It's Paid In Full!

Another use of the term “reconciliation” is in the accounting realm. At the end of a business tax-year a bookkeeper must balance the company’s financial books. That’s simply making the income and the outgo equal; the money received must equal money spent. And that has to include bad debts where a customer doesn’t pay for what he received. The books have to balance –it’s the law!

As an example, a retail business spends money to buy merchandise that it hopes to sell to customers. Normally, the bookkeeper makes entries under the “expenses” column for money spent buying from his supplier. Similarly he makes entries in the “received” column for money received from the customer.

But occasionally a customer buys some merchandise on credit and later can’t pay back what he owes. You would see the same effect from a customer writing a bad check. In such cases, the bookkeeper has to record these bad debts, or losses, by making an entry under the received column indicating that the debt was paid by the business itself. The debt is written off. As unfair as it seems, this is all part of reconciling financial records and it’s required every tax period!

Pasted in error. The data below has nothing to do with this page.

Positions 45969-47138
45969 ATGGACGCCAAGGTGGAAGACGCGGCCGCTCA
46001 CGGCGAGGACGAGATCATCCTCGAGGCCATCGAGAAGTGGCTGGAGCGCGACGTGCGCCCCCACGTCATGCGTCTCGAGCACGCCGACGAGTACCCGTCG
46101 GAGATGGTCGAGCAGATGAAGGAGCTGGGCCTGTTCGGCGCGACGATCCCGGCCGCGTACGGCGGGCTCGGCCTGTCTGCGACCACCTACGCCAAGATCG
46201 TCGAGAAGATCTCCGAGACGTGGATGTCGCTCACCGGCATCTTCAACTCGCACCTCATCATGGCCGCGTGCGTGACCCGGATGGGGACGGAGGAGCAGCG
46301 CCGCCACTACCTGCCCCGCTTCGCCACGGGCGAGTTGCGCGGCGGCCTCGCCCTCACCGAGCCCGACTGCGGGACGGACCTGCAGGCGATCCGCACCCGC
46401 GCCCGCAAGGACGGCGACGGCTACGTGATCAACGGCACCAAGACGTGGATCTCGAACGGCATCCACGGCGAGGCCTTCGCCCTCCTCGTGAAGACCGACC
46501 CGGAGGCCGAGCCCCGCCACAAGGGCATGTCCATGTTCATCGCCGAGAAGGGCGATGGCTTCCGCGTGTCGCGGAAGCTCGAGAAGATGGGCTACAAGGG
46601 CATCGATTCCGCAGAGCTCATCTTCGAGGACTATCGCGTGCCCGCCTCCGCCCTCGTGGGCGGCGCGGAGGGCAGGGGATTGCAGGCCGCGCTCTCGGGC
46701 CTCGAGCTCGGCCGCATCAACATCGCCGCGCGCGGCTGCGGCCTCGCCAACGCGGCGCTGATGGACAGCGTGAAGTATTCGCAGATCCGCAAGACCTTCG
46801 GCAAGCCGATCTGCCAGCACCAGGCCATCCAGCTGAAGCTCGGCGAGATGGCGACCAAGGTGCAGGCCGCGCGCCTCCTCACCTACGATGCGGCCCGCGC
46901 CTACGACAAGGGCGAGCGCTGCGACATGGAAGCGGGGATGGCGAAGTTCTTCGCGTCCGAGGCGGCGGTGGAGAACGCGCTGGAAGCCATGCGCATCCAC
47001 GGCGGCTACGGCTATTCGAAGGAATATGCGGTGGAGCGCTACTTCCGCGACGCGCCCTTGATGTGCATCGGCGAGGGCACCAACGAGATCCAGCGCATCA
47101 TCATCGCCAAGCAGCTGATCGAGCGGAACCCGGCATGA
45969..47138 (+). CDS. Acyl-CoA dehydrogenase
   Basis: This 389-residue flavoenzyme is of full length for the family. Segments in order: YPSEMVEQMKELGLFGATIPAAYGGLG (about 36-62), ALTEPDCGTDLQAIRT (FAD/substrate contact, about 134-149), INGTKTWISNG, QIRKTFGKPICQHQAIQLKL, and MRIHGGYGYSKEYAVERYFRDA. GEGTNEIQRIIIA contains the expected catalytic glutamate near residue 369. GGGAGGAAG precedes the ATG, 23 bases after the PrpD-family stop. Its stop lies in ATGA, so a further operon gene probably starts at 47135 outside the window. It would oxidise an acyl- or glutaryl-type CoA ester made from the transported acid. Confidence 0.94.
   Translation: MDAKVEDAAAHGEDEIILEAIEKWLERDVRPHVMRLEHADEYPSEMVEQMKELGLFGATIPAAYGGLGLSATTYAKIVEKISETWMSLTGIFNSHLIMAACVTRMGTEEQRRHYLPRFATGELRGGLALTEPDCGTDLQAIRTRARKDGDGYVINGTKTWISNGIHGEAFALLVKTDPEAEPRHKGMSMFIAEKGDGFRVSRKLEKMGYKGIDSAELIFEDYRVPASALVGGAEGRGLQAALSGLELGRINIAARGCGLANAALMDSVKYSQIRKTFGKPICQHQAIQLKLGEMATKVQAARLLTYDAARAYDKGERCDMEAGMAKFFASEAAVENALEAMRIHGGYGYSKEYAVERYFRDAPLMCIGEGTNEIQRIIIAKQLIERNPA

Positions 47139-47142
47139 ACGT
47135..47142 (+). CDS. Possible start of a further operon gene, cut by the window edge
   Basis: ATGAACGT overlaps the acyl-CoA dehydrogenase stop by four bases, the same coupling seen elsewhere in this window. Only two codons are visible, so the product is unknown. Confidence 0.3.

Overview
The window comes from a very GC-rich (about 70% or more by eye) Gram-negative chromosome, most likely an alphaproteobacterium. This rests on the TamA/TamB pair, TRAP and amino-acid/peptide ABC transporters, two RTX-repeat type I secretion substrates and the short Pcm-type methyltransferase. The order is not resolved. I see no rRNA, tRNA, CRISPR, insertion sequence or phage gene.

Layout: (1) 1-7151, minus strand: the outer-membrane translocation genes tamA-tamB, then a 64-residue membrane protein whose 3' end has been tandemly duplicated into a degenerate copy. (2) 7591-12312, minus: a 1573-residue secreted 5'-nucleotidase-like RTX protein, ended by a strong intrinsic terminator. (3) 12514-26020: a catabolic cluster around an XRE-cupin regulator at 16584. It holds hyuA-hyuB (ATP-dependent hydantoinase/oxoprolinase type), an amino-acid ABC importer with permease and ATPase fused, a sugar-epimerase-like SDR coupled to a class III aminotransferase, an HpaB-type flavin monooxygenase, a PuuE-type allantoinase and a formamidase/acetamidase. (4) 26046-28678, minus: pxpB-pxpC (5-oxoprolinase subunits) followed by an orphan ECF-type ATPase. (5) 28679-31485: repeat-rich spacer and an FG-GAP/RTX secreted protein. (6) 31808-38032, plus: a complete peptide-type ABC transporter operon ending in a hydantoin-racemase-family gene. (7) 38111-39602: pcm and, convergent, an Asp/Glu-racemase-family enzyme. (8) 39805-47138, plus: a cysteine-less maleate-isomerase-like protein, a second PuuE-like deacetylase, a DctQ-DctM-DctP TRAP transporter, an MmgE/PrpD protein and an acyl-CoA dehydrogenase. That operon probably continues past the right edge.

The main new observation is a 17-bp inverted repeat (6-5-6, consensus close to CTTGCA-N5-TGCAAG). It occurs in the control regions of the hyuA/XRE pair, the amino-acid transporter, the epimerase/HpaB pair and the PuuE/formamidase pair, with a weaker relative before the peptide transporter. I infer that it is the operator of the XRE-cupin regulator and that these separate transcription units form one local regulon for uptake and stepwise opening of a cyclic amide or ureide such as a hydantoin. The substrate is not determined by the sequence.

What did He pay for and what did He use for payment? He paid for our sins with his Son’s life. You know, the wages of our sin is death. Well it’s our sins that He paid for. Why can’t we pay our own sins? We never had an eternal life to pay with. Only God had spiritual life. And that’s what He used to pay for them!

Therefore, if anyone is in Christ, he is a new creation; the old has gone, the new has come! All this is from God, who reconciled us to himself through Christ and gave us the ministry of reconciliation: that God was reconciling the world to himself in Christ, not counting men’s sins against them. (2 Corinthians 5:17-19)

No doubt you’ve heard this old story many times leading up to what God has doe for mankind. He –like the businessman– paid a debt he didn’t owe to cover the debt owed by a person who couldn’t pay. That’s what God describes in 2 Corinthians 5:17-21. He paid that debt with the death of His Son since we obviously couldn’t pay it ourselves.